0600 UTC and 1800 UTC radiosonde launches have been expanded to
additional upper-air stations across the U.S. to collect extra data
for the numerical models. The next Air Force Reserve Hurricane
Hunter mission into Florence is scheduled for near 12Z.

Key Messages:

1. A life-threatening storm surge is likely along portions of the
coastlines of South Carolina, North Carolina, and Virginia, and
a Storm Surge Watch will likely be issued for some of these areas by
Tuesday morning. All interests from South Carolina into the mid-
Atlantic region should ensure they have their hurricane plan in
place and follow any advice given by local officials.

2. Life-threatening freshwater flooding is likely from a prolonged
and exceptionally heavy rainfall event, which may extend inland over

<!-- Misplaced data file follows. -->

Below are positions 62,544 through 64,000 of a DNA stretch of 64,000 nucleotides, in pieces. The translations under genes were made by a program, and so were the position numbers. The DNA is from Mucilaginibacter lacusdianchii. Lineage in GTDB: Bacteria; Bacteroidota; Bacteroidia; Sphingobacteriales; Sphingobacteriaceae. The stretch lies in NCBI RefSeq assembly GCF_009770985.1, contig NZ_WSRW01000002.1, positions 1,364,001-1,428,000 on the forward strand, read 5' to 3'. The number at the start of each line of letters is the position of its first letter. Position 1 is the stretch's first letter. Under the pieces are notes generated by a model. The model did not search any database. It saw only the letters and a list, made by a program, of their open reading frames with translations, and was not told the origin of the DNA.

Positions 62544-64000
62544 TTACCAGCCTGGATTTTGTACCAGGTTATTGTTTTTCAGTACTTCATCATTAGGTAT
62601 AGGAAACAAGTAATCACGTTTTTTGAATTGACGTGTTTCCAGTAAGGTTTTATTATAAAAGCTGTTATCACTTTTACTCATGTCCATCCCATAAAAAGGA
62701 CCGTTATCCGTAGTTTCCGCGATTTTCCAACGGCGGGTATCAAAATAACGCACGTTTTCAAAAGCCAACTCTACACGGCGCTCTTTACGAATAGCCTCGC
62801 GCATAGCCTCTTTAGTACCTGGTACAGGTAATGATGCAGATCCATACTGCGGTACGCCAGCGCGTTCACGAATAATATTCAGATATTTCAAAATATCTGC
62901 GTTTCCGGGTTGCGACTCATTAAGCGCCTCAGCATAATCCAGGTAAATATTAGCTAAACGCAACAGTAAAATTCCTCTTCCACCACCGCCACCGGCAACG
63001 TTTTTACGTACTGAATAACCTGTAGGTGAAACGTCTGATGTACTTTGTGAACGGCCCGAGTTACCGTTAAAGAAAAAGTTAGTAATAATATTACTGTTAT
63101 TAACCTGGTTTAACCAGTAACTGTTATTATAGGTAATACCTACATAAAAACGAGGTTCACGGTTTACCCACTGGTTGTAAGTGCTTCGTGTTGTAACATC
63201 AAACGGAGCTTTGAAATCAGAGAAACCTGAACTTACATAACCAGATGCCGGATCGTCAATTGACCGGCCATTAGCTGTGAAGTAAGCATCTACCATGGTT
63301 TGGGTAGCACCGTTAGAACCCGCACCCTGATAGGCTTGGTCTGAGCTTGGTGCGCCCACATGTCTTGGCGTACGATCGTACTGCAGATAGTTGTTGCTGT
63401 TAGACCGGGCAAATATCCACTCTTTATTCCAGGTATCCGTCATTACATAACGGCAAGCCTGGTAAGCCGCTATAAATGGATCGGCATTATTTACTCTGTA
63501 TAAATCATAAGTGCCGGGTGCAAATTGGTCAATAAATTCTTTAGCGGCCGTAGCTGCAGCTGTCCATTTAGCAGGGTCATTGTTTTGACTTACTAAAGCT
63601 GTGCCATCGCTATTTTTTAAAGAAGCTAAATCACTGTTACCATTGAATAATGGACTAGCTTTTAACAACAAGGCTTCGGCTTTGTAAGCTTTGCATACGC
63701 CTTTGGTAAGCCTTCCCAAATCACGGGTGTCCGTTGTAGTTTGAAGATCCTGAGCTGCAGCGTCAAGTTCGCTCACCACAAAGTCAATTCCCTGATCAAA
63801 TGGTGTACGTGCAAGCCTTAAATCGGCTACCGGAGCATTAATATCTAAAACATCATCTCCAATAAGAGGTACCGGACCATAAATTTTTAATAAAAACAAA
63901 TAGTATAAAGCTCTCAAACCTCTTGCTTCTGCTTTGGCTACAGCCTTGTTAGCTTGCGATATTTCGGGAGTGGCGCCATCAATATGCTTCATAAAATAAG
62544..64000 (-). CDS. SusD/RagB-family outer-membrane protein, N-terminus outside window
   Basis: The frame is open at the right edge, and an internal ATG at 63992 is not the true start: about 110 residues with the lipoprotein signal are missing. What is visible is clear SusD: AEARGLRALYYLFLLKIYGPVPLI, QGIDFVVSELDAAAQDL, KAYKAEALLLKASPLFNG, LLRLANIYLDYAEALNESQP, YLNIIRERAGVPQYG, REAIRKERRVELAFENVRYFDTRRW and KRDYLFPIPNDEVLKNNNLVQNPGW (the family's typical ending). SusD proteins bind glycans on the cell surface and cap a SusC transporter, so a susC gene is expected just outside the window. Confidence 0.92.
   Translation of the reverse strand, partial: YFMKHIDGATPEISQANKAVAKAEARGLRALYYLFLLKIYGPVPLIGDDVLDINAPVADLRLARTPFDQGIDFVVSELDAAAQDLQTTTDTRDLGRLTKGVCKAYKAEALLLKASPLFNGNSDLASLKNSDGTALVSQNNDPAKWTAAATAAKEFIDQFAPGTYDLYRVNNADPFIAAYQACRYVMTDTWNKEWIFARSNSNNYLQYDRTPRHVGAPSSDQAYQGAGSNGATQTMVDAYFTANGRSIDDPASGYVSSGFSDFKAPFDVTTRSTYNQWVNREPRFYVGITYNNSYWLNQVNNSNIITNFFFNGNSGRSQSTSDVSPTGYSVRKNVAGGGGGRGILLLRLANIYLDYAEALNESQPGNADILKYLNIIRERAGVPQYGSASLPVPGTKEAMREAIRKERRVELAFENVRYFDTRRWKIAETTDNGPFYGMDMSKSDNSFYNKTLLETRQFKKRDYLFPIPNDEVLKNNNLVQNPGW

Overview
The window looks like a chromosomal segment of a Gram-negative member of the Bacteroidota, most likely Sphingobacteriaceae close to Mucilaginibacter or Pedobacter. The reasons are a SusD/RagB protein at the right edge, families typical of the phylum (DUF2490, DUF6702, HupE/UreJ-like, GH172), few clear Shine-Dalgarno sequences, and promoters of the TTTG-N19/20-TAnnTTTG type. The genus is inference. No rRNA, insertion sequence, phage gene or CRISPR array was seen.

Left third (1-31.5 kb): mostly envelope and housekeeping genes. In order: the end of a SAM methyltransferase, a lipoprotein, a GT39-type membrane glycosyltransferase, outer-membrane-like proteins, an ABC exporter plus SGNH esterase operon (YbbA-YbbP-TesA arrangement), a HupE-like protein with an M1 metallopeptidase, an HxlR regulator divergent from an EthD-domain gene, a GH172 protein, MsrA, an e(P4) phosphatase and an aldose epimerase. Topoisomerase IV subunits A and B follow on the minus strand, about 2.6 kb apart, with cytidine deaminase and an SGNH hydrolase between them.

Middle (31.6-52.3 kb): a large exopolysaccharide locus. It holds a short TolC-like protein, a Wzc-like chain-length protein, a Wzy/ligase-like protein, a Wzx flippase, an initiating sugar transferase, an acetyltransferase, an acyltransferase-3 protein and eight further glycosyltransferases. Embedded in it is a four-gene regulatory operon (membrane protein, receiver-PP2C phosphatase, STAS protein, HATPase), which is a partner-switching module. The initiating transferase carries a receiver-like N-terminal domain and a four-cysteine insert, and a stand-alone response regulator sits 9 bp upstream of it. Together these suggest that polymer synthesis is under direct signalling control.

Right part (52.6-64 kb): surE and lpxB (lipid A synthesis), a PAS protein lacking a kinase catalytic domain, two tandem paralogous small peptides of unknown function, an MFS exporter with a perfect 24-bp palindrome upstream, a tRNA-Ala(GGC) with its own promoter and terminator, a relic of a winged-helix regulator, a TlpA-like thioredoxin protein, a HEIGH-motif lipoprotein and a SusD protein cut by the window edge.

the Carolinas and Mid Atlantic for hundreds of miles as Florence is
expected to slow down as it approaches the coast and moves inland.

3. Damaging hurricane-force winds are likely along portions of the
coasts of South Carolina and North Carolina, and a Hurricane Watch
will likely be issued by Tuesday morning. Damaging winds could also
spread well inland into portions of the Carolinas and Virginia.

4. Large swells affecting Bermuda and portions of the U.S. East
Coast will continue this week, resulting in life-threatening surf
and rip currents.


FORECAST POSITIONS AND MAX WINDS

INIT 11/0300Z 25.9N 62.4W 120 KT 140 MPH
12H 11/1200Z 26.5N 64.5W 125 KT 145 MPH
24H 12/0000Z 27.9N 67.5W 130 KT 150 MPH
36H 12/1200Z 29.6N 70.4W 135 KT 155 MPH
48H 13/0000Z 31.3N 73.2W 130 KT 150 MPH
72H 14/0000Z 34.0N 76.5W 120 KT 140 MPH